By Manroop Aulakh
With the first class set to graduate from Toronto Metropolitan University’s (TMU) Lincoln Alexander School of Law (LASL) next year, students say they are happy with the Integrated Practice Curriculum (IPC).
The IPC model is a program that equips students with the various requirements set by the Law Society of Ontario (LSO) to become a lawyer without completing articling. Where some students may struggle to obtain an articling position, the IPC model integrates articling into the three-year law school curriculum.
Abineshka Elanko, a second-year law student, said she is enjoying the program so far. She added that she chose TMU Law because it boasts an innovative culture, especially in terms of racial diversity and technology.
“It’s a very diverse group and the professors and administration are committed to students’ well-being and transforming the legal profession,” she said.
In their first and second years, students complete multiple assignments with a focus on examining the impacts of technological advancement on the rights and freedoms of individuals, society at large and the environment. Students also complete a 15-week professional practice placement in their final year.
Joio Luel, another second-year law student, thinks the IPC is a great educational opportunity.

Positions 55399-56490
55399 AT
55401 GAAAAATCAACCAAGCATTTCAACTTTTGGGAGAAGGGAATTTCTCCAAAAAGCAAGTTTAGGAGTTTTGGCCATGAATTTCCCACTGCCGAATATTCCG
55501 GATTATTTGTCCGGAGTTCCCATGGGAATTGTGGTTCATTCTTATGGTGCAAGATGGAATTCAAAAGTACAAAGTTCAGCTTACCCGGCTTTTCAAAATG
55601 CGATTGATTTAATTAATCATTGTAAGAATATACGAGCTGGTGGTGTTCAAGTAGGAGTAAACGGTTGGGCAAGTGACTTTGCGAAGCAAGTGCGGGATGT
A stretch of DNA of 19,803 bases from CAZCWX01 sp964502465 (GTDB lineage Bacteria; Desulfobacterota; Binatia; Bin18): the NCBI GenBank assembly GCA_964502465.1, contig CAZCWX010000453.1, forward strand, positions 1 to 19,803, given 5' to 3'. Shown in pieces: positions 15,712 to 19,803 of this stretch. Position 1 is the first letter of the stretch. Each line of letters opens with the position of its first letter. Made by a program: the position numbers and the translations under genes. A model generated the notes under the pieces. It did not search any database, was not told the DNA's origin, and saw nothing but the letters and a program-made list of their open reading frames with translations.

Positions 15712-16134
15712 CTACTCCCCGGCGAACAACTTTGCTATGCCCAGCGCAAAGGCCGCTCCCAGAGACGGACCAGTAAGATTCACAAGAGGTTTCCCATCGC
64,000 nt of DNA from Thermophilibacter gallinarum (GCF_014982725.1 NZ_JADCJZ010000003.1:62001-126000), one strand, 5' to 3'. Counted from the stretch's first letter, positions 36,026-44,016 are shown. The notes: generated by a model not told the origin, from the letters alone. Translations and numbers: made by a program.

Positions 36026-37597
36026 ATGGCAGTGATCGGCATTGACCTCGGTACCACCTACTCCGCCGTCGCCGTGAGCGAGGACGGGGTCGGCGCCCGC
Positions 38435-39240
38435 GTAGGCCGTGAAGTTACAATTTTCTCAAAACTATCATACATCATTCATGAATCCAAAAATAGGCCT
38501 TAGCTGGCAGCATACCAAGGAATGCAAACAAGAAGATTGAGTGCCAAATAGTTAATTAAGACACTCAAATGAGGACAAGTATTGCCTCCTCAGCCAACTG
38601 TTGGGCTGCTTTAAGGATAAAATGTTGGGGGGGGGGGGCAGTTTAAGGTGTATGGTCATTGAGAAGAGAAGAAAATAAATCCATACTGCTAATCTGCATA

“I was excited about the IPC and that’s something that most other law schools don’t have, along with the focus on technology as well.”
She added that the professors are great and very supportive, but said she is concerned with study space.
“I think it’s challenging that we are in a small space because there is only one floor [but] once we get a new building it would be great.”
In 2017, LASL received approval from the provincial government and welcomed its first set of students in 2020.
As previously reported by The Eyeopener, LASL will “take a unique approach to legal education to break the traditional mode,” according to Tony Staffieri, chair of TMU’s board of governors.
Elanko said she has had the opportunity to do a business practicum, with mentors including lawyers who provide them with hands-on experience.
Though uncommon, TMU is not the first school to implement the IPC model.
In 2013, Lakehead University announced that it would be implementing the IPC model.
Jordynne Hislop, a 2020 graduate of Lakehead University, said she had a great experience with the IPC program and felt like she gained a lot of great practical experience.
“In the second year, we went through a hearing process and got to draft all the pleadings which are something that some colleagues don’t get to experience at other schools.”
Hislop said she had no trouble finding a job once graduating and worked in her first summer of law school as well.
Nicholas Petrozzi, a 2022 graduate of Lakehead University, also said he really enjoyed the practical experience of the program.
“It truly prepared me for starting as an associate and an articling student and I think there is a ton of value in the experience it offers.”